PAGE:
A serial killer armed with a crossbow pistol is murdering people from their own rooftops. When three young coworkers at a poorly-attended slumber party start hearing footsteps on the roof, they fear the worst.
Mark Tapio Kines
Mary Lynn Rajskub
Madame Ranevskaya (Rampling) is a spoiled aging aristocratic lady, who returns from a trip to Paris to face the loss of her magnificent Cherry Orchard estate after a default on the mortgage... See full summary »
Wilson Pomade, a totally insignificant but pleasant young man, has gone through life unnoticed and unrecognized by others until one day when he encounters the beautiful and elegant Marian ... See full summary »
James Michael Tyler,
Christian Jules Le Blanc
Director Mark Tapio Kines ran out of funds shortly after filming wrapped in August 1997, leaving him unable to complete post-production. Thanks to his experience as a web designer he was able to create an official website for the film ("forcor.com") to spark interest among the Internet community. A year later the director had received $90,000 in investments from complete strangers (including fans of principal star Melanie Lynskey) and a further $60,000 from friends and acquaintances, enabling the film to finally be completed. The makers of The Blair Witch Project later employed a similar technique of using the Internet to market their film. See more »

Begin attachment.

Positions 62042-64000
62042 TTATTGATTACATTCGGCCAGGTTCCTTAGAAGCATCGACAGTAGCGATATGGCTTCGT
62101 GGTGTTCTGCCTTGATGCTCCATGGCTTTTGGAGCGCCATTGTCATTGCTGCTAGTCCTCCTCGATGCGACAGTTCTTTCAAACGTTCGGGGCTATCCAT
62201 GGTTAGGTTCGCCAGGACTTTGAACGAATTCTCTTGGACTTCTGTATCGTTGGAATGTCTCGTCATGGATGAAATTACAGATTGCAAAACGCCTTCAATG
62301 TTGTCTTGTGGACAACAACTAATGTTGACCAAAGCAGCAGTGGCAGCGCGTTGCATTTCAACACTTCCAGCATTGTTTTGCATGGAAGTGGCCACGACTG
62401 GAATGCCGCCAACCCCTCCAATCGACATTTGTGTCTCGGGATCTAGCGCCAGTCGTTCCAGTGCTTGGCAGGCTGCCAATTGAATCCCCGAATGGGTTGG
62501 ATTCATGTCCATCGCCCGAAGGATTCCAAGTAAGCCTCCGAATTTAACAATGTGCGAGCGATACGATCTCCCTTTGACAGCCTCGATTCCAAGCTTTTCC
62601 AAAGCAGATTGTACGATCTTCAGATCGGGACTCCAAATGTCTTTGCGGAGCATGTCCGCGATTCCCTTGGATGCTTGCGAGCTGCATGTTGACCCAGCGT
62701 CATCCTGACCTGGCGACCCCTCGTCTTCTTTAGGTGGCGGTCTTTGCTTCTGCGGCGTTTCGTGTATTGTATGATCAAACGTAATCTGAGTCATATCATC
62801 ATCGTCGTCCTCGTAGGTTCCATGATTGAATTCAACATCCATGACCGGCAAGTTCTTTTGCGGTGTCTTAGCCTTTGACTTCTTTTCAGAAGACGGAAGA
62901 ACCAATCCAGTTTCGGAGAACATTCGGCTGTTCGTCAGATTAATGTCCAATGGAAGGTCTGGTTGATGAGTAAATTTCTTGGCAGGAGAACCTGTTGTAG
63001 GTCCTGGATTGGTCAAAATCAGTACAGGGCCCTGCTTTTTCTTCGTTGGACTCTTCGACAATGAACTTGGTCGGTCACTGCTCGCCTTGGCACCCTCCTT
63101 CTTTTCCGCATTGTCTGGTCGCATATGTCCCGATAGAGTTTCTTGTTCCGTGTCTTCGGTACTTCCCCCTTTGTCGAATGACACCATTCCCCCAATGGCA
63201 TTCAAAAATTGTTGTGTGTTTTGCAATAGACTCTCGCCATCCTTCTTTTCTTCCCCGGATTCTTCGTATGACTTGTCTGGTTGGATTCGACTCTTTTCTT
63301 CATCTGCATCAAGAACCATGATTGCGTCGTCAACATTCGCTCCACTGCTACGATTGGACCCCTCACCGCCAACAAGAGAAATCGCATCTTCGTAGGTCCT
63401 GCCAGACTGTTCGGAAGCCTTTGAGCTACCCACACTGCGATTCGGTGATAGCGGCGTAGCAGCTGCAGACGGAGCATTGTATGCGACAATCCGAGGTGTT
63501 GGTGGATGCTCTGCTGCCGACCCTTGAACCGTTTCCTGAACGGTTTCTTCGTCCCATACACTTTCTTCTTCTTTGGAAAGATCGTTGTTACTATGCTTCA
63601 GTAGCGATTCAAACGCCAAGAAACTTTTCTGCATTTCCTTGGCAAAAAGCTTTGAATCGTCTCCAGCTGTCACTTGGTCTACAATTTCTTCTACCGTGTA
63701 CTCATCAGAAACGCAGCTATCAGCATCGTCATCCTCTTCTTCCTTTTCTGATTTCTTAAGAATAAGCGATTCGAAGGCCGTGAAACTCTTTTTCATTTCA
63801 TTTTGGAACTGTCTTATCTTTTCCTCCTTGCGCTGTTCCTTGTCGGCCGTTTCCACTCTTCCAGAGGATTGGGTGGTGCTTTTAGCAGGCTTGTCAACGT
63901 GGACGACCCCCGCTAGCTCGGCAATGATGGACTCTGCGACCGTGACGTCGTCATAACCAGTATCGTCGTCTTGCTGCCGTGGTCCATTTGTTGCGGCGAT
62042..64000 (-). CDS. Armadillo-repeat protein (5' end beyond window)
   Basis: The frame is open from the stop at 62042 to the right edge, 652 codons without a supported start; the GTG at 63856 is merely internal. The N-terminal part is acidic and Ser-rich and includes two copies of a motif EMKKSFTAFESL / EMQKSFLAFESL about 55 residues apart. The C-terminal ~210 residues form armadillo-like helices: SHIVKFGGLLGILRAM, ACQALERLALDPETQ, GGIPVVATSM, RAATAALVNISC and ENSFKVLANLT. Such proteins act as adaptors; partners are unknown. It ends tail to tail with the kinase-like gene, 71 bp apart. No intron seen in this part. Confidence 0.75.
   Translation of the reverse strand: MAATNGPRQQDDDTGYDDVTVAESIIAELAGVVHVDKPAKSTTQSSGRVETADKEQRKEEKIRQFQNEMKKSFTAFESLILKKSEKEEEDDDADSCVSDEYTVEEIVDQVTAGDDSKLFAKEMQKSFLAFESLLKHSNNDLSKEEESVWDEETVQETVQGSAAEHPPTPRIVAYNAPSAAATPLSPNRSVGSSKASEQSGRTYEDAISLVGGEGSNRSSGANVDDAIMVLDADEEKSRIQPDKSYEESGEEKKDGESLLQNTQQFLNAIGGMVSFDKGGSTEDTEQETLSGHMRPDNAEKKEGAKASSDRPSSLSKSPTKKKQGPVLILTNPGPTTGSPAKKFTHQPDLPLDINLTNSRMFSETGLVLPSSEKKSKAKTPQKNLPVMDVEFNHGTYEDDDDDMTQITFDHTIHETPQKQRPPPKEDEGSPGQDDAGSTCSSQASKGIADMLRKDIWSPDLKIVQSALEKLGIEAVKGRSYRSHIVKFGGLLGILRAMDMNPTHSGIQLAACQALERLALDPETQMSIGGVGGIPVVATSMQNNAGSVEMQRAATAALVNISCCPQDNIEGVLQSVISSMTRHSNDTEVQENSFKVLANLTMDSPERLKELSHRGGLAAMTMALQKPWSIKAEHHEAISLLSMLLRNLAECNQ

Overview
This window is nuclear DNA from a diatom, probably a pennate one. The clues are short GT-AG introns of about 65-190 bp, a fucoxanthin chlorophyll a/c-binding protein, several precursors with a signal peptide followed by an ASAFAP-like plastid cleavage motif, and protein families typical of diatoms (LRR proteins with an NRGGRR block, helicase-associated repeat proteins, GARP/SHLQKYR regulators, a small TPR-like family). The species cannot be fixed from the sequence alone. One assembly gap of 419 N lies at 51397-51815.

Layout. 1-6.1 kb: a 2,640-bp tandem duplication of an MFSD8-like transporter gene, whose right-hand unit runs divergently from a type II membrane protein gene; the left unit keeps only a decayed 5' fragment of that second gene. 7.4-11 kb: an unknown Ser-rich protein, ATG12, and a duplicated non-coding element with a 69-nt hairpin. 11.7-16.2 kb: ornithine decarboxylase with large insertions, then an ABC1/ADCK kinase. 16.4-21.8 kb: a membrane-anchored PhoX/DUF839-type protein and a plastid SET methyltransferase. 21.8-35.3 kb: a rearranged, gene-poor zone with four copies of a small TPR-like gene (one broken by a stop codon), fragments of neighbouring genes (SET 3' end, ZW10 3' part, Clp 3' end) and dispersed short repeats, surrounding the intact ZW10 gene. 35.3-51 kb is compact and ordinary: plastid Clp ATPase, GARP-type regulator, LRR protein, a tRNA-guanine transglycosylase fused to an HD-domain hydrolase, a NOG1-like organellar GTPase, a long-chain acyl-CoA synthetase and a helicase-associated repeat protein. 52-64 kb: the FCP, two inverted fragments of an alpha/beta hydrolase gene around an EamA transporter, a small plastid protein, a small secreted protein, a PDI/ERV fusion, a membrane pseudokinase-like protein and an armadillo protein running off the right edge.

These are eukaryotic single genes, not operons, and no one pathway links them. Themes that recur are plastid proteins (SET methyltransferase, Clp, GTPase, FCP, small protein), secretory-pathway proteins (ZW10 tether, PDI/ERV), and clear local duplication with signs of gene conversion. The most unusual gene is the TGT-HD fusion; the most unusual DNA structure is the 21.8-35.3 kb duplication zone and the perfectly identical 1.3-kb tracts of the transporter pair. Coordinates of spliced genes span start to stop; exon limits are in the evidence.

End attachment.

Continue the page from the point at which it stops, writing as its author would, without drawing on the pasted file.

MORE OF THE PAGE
If you want to be able to say in the future that you spotted Mark Kines' talent early -- see his first film, "Foreign Correspondents." My guess is he will go on to make many great movies. Like most first attempts, "F.C." has some flaws, but they are minor. What counts is that it's, in the end, fresh, creative and a pleasure to spend 102 minutes with. Be sure and get the DVD format, because the director's comments version of the film will add a great deal to your enjoyment and understanding. If you like movies at all and enjoy watching an outstanding talent develop, don't miss Mark Kines', "Foreign Correspondents." Oh yes, I do have a quibble with the title, I think it should be "Foreign Correspondence" -- that would be a better play on the double meaning. See it, you'll like it.
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